We stayed here for four nights as the last stop of a two week / four stop trip. Upon arrival we were met at the campsite entrance. The polite host walked in the office with me and checked us in. The entire staff was very friendly. He also provided maps of the campsite, the Branson area, and information on activities and shows in the area. Once we had paid for our stay and gathered all the info, he escorted us to our site (# 177.) This is a premium pull-through site. Once at the site, he not only guided into the site but also assisted us in getting positioned on the concrete tire paths. (My wife said that alone was enough to give them a rating of 10.) The site is gravel with two concrete tire paths (similar to old style driveways.) Our site was the next to last on a row of sites on a hill. Each site has been terraced so that each site was level making the row resemble a staircase. As with most commercial campgrounds the sites are fairly close to together. They are separated with a white wood fence. There was sufficient room for our four slide outs. The driveways between the sites were wider than a lot of parks. (We really appreciated this since the narrow drives at our last park provided us with some challenges.) There also was plenty of parking areas. Our site did not have a tree, but here were several young trees on our row. It looked like we were in a newer section. Other parts of the park had more trees, which were more mature. The cable worked fine most of the time and they had more channels than the other parks we stayed out during this trip. During some near severe storms the local stations froze up a couple of times. (This trip was during the baseball playoffs and the games were only on cable. The American league games were on TBS, which was available at all the parks. The National League games were on MLB Network and Fox Sports 1, which were only available here. Fortunately we are American League fans.) The restrooms and laundry room were very clean. They also have a fitness center which we didn’t use but it looked very clean. Their store had quite a few camping supplies like sewer connections and TV cable. They also had a few souvenirs along with ice cream and fudge that looked very tempting. (I resisted the fudge for the first two days but finally gave in and it was VERY good.) The Wi-Fi had a very good signal but at times it seemed slow. I also learned that the access code they give you is only good for one device. After connecting my tablet to the Wi-Fi I was not able to connect my laptop. They told me they weren’t supposed to give out a second code but they did. Since we usually only use the tablet to read our local paper, if I had known the code was only good for one device I would have used my wireless Wi-Fi for my tablet. They had a very nice playground, which I’m sure our grandson would love. They also serve free pancakes until the end of October. (Sausage, biscuits, cereal, and drinks cost.) We would definitely stay here again. The rate reflects the Value Kard Rewards price for a Premium pull-through site excluding tax.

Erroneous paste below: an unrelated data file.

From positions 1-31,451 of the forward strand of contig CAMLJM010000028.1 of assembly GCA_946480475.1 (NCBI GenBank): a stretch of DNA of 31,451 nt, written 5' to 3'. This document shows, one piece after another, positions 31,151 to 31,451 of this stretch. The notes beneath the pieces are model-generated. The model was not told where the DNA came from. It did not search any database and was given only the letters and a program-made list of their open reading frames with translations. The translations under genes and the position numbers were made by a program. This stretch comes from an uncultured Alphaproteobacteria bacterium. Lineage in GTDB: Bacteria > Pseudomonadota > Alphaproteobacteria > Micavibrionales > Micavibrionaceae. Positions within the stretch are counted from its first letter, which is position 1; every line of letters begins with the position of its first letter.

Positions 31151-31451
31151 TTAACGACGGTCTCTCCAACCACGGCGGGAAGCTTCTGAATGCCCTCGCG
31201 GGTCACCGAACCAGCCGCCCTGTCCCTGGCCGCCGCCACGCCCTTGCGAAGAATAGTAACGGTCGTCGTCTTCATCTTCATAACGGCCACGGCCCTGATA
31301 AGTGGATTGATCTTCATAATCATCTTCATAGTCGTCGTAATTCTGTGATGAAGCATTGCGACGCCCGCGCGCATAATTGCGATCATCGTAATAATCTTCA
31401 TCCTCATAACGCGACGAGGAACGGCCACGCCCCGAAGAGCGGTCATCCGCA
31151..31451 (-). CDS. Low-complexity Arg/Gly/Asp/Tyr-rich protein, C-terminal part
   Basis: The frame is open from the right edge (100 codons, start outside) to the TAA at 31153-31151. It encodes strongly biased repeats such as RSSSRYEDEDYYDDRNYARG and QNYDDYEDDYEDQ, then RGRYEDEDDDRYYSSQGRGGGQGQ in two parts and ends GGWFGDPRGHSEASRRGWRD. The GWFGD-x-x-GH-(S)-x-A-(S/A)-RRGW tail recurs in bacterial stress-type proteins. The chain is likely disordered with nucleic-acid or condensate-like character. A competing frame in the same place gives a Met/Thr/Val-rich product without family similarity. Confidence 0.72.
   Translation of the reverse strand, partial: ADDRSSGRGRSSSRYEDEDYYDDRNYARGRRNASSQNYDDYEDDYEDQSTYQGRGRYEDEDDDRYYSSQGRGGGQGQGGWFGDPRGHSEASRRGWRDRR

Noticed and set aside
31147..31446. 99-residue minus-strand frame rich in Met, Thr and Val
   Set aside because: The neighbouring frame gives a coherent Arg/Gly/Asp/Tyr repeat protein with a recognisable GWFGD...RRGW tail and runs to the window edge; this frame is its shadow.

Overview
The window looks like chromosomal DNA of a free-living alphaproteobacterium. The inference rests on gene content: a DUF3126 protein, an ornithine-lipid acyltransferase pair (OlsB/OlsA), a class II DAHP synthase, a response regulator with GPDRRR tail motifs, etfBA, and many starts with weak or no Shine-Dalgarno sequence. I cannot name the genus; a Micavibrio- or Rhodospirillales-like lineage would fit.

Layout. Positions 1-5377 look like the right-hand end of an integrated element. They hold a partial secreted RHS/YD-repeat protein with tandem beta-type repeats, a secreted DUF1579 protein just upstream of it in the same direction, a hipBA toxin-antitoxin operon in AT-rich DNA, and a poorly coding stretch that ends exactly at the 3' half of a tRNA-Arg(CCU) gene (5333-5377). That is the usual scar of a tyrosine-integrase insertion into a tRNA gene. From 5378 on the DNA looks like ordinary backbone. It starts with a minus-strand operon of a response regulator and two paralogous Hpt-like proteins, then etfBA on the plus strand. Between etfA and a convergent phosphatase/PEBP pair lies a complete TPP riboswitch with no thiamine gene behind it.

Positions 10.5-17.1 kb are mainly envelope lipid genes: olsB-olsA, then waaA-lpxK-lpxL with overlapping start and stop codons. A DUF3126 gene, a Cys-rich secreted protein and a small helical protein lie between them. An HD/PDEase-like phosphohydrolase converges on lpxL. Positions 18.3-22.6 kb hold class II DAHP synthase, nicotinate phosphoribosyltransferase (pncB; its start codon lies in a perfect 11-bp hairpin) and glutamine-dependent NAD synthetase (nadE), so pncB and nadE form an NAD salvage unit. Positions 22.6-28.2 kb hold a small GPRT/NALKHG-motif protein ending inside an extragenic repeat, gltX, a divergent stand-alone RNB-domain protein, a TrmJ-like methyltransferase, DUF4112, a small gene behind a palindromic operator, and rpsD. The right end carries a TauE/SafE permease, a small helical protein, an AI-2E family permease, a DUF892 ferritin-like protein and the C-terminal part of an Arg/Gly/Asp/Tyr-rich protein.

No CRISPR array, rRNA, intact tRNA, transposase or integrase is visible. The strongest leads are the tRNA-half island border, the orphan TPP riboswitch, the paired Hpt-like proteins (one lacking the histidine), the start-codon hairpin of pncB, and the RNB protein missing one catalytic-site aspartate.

We stayed here for two nights while visiting relatives in Columbia. The location was convenient from both I-70 and US-63. The restrooms, showers, and laundry room were very clean. Like many commercial campgrounds the sites are close together. Each site has a young tree. The position of these trees can make maneuvering into and out of a site a challenge. Such was the case when we tried to pull in to our first site (#67.) I think we could have backed in from the other end but since there were plenty of empty sites, after two attempts we asked if we could change sites. The staff was very friendly and helpful in changing our site. Our second site was number 40. This site was on the opposite side of the drive so the tree was toward the end of the site. We wouldn’t have had any trouble with this site except that there was a small SUV parked across the drive from our site, which prevented us from making the wide turn we required to get in the site. Fortunately our neighbor was in and he was able to move his SUV. After parking our 39’ RV, there was just enough room to park our truck parallel to the drive. Our site had a small bush that was actually a little too close to our rig. One of our slide outs was actually up against it. The sites are gravel but very level. Each site has a picnic table on a concrete pad. Between visiting relatives and the rains, we really weren’t able to explore the campgrounds but the playground looked nice. Just a note: This campground fills up on Mizzou football weekends. We left on the Friday before a game and we were told it was sold out for the weekend. As we were leaving we once again had to ask a neighbor to move a car so we could manage the turn. Due to the closeness of the sites and the position of the trees I would call this campground “big rig tolerant.” It would have been more friendly if the roads were wider and the trees were positioned differently. The rate listed reflects a Good Sam discount plus $2 surcharge for using a credit card. I believe the park also gives the same discount to AAA members.